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National Politics|By Amy Walter, September 4, 2014

From the ashes of one election come the sparks for the next. And, while I’m not wishing away 2014, I do think we’ll be spending more time than usual dissecting these midterm results. Specifically, we’ll be looking at the challenges awaiting the GOP going into 2016.

While the key to Senate control most likely lies in red states like Alaska, Louisiana, Arkansas, Kentucky, and North Carolina, Republicans should be as concerned with how their candidates perform in Colorado and Iowa. Since 1992, Colorado has voted three times for the Republican nominee and three times for the Democratic nominee. Iowa, meanwhile, has sided with the Democratic presidential nominee in every election but one over the last 20 years. Notably, both Iowa and Colorado went red in 2004, the last time a Republican won both the Electoral College and popular vote.

This year, Republicans have the wind at their back in both Colorado and Iowa. The president’s low approval ratings, the very high percentage of Americans who think the country is headed in the wrong direction, and the deep pessimism about the state of the economy all benefit the GOP. Republicans fielded a strong candidate in Colorado, a marked improvement from their weak challenger of 2010. In Iowa, the combination of a stumbling Democratic candidate and a stronger-than-expected Republican candidate has helped to keep that race a Toss Up.

For their part, Democrats are not without some weapons at their disposal. In Colorado, Democrats are counting not just on demographics (including a big gender gap) to pull Sen. Mark Udall through, but they are also banking on new voting laws passed by the Democratic-controlled legislature in 2013 which allow for same day registration and a requirement that all registered voters receive a ballot in their mailbox. In Iowa, Democrats have a long history of successfully finding and turning out their voters. In fact, if you look at the difference between John Kerry’s narrow loss in 2004 and Barack Obama’s 52 percent win in the state in 2012, you can see the power of turn-out at work. While Romney simply hit or narrowly exceeded George W. Bush’s margins in many of the key counties, Obama dramatically out-performed Kerry, even in Democratic-leaning counties. For example, Kerry won Polk County (Des Moines), by 52 percent in 2004. Obama carried it with 57 percent in 2012.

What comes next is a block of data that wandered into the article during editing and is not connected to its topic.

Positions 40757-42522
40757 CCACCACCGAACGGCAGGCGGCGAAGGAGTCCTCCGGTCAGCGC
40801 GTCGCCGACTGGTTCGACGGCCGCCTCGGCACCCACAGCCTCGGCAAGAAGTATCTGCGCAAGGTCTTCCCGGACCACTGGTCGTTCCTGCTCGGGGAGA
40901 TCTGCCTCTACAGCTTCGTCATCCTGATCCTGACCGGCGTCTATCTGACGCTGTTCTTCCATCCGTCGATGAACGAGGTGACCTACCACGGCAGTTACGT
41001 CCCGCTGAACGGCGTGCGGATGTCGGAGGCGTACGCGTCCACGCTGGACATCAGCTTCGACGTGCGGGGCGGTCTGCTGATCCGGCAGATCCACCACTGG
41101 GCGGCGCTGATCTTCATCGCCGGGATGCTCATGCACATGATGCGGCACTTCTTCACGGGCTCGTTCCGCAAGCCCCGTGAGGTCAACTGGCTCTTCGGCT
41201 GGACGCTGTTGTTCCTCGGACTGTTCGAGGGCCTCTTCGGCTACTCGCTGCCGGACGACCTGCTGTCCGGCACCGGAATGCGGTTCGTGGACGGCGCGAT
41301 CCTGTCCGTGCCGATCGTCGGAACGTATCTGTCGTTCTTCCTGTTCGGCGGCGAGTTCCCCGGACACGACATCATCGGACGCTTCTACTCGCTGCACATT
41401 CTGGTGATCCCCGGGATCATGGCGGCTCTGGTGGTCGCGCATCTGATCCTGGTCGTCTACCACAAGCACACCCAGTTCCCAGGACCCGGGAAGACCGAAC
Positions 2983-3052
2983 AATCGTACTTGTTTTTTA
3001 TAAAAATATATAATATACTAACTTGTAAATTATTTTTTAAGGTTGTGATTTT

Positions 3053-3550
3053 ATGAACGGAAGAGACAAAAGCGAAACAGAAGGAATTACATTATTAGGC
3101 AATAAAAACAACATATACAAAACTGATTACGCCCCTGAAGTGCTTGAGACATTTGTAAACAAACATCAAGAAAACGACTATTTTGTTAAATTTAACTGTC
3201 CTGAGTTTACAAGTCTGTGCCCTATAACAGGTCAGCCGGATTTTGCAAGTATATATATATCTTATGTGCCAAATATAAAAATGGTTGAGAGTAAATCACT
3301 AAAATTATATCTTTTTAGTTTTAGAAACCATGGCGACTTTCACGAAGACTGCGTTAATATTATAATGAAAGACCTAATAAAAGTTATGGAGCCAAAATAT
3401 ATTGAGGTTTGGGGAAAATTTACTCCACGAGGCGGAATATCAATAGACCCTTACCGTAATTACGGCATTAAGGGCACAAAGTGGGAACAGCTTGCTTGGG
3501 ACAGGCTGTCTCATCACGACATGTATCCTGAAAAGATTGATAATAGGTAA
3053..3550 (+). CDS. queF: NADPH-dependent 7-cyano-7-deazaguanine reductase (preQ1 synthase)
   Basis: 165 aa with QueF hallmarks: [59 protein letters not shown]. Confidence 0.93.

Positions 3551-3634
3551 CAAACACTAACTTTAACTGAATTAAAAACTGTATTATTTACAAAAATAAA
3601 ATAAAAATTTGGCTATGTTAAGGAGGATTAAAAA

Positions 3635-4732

Even so, Republicans have everything going for them in 2014. If the combination of a great environment, lower turn-out, and good candidates can’t get them to victory in swing states like Colorado or Iowa, it doesn’t bode well for a GOP presidential candidate in 2016.

The Wisconsin governor’s race is another place to look for 2016 signposts. Wisconsin has been something of a white whale for Republicans at the presidential level (the last time it went red was 1984). Even so, just as Democrats were able to win the White House by expanding the map in the west and southeast in 2008 and 2012, Republicans must be able to expand their reach as well. The Rust Belt, where Republicans have had success winning governors’ mansions but not Electoral College votes, is ripe territory.

Cue the Badger state’s GOP governor, Scott Walker, who has not been coy about his desire to run in 2016. First, however, he has to prove that his wins in 2010 and 2012 weren’t flukes. He is currently in a dead-heat against his Democratic rival, Mary Burke. More ominously for Walker is the fact that while the state’s voters are feeling better about the direction the state is going in, they aren’t giving Walker any credit. The Milwaukee Journal Sentinel’s Craig Gilbert put it this way: “in the 2012 polls, 50.5% of voters thought the state was headed in the right direction and virtually the same number (50.8%) approved of the governor’s performance; in the 2014 polls, a higher share (53.6%) think the state is headed in the right direction, but a lower share (48.6%) approve of the governor.” In other words, Walker’s image has been built less on his success in an improved Wisconsin and more on his polarizing personality and actions. He may still be able to win in Wisconsin with this polarizing image in 2014, but to win in traditional blue territory in 2016, Walker has to show an ability to broaden the reach/appeal of the GOP brand in the state.

If Republicans want to prove they can win in 2016, just winning control of the Senate in 2014 won’t be enough. Winning over a red state in a Republican-friendly year is easy. It’s winning in swing states that shows the real strength (or weakness) of the party going forward. If the GOP loses the ground game in swing states in a year like 2014, it means that they could get swamped in 2016.